Diane Dahli and
Still the Lucky Few
I am a “pre-boomer”, born before the population wave that dominated western culture since 1945. The oldest members of that generation are now approaching 90, and I am in the middle of the decade leading to my 80s. In Canada, where I live, this population group started out small, and is growing smaller. There were only 11,382,000 of us 1940. Compare that to 19.32 million people in Canada in 1964, when the baby boom finally subsided!
In this Blog, I write about what made our generation unique and why our place in history is so important. And how, even though our children dwarfed our numbers, and rolled right over us, we were influential, and some of us still are.
I live in a community of condos on a bluff overlooking the beautiful and famous harbour in Victoria, British Columbia, Canada. My husband Bob, who I refer to frequently in this blog, is a talented piano maestro who, at 81, directs and produces Broadway musicals in this city. My daughter lives here, and is my technical adviser. My son and his wife, and my only grandchild live across the Georgia Straight in Vancouver. My husband’s four children and one grandchild live close by. I came to the West Coast in 1966 from the Canadian prairies, where I grew up in a family of seven children. All of my siblings are alive and in frequent communication.
I have had a long and healthy life, filled with work and family and a great variety of interests. Some years ago, I retired from a long career in teaching, and never seemed to slow down.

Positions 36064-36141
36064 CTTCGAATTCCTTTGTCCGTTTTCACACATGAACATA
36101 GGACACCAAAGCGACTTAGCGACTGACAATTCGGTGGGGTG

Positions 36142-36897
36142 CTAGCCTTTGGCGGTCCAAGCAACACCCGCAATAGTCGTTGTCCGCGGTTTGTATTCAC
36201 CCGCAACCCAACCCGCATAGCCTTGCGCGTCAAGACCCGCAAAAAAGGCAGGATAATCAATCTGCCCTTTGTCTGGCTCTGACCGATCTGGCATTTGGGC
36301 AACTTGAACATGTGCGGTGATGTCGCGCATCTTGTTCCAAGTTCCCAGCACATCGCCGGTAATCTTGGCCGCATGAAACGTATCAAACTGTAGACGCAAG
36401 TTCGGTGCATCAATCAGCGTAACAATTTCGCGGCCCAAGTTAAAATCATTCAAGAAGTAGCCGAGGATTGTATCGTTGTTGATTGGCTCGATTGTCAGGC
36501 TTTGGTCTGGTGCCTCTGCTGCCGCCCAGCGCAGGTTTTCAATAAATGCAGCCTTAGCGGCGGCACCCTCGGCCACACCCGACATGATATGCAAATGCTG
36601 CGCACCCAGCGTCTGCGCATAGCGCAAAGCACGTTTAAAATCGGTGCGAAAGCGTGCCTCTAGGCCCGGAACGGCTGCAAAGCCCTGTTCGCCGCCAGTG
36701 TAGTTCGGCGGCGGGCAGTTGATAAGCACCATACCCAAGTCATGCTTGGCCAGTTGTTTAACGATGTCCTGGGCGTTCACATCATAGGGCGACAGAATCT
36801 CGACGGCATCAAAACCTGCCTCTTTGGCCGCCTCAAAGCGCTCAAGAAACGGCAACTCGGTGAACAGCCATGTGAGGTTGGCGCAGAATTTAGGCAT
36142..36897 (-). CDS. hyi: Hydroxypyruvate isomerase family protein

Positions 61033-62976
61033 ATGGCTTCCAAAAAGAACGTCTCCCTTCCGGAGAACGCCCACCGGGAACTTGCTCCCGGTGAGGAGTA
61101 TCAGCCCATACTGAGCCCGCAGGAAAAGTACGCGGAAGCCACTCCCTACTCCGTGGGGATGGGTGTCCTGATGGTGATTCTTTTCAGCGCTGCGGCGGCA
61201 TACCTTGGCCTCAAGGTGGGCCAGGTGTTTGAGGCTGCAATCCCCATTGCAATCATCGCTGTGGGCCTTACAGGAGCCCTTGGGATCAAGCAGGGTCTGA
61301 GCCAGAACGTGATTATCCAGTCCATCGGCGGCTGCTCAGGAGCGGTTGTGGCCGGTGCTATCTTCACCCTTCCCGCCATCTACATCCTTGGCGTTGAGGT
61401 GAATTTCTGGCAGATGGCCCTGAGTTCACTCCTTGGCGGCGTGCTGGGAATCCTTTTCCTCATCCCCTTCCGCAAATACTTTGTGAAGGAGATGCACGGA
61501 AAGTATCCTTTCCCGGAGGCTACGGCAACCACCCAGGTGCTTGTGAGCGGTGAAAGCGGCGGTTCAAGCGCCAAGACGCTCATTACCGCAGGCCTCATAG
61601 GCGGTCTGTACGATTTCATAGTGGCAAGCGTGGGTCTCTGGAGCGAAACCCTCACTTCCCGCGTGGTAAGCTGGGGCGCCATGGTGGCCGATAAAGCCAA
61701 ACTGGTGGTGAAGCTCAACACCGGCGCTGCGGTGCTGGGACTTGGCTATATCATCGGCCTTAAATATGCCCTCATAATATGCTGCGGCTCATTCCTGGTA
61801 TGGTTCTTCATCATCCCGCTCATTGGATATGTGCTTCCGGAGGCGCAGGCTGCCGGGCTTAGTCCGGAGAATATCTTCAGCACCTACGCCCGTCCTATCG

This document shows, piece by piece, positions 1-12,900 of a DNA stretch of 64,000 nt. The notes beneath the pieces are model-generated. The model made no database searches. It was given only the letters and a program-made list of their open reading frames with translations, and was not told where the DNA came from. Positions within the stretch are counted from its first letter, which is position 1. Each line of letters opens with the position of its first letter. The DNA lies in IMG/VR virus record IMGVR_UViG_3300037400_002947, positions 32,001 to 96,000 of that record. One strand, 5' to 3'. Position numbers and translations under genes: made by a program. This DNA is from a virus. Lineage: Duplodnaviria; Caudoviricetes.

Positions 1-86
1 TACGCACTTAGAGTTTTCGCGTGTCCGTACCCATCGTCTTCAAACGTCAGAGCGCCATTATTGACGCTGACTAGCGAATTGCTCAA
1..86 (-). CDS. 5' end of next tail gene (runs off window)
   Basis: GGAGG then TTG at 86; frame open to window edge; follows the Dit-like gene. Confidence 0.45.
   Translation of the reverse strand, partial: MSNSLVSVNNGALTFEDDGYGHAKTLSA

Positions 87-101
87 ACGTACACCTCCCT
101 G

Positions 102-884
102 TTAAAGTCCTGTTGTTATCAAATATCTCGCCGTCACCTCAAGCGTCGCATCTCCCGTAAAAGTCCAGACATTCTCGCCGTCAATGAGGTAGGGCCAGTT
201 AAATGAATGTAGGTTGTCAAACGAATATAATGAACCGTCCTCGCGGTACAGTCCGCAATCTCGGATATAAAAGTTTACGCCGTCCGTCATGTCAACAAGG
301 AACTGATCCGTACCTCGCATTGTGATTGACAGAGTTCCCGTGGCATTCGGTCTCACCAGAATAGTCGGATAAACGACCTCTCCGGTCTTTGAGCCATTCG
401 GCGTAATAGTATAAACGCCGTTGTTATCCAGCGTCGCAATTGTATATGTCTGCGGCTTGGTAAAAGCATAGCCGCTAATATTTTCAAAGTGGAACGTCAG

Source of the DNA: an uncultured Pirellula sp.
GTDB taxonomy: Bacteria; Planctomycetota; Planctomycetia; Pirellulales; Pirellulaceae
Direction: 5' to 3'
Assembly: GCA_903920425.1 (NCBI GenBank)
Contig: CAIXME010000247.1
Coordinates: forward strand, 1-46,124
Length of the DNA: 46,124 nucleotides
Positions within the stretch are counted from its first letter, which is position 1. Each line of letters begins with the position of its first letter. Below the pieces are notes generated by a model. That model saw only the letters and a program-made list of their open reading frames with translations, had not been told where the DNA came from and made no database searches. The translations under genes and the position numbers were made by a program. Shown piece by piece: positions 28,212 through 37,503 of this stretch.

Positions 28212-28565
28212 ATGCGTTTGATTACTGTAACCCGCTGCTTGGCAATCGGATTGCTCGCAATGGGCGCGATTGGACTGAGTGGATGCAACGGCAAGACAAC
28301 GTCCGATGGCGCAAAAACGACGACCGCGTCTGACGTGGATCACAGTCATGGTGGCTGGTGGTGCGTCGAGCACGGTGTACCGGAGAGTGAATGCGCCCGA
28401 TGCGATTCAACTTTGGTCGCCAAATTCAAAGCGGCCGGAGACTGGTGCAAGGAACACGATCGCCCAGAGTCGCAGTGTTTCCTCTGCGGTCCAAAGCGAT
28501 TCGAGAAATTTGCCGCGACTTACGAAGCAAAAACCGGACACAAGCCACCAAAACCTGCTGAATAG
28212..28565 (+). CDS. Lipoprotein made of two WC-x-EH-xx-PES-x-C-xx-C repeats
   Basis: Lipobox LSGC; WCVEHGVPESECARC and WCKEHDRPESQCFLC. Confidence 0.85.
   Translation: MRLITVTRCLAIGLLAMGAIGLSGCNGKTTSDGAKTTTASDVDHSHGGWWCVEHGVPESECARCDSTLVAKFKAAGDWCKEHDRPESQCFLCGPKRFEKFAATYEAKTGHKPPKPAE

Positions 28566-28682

I identify very much with my generation, and want to use this blog to express what I know and learn about it, and to share these ideas with you. Maybe in some way, this blog will bring more understanding of the past, and shed a light into the future.
The young child on the masthead is the author Diane on the family farm in a field of daisies in the Peace River Country in the 1940’s.
Who Are The Lucky Few?
The lucky few are those of us born between 1926 and 1945. If that includes you, WWI bypassed you, and you came of age just in time to miss WWII. But that’s only part of it. You were the first generation to be indulged as children, you became teenagers just as the western world was emerging from the depression, and later, from the privations of a devastating war.
As you were growing up, you were privy to an explosion of wealth and economic stability. Let’s say, for instance, you were born in 1930, and turned 18 in 1948—western economies had just started to boom. When you graduated, the world teemed with opportunities. You could have your pick of jobs. Like Woody Allen said several years later, all you had to do was “show up”.
And this trend didn’t stop. Because there were so few of you, labor markets competed for your labor, and rewarded you with higher wages. In his book, Birth and Fortune, Easterlin says that a typical young man’s wage by the time he was 30 was more than the average wage for men of all ages —and that he could live better than most retired elders.
Oh, my—tell that to the average beleaguered Generation X worker, who struggled for years under the shadow of the Boomers!
This blog is dedicated to the study and commentary of the Lucky Few, sometimes referred to as the Silent Generation. It covers issues that were relevant in those times, some of which affect us today. References are used extensively and are disclosed as accurately as possible. Links and citations are included whenever available.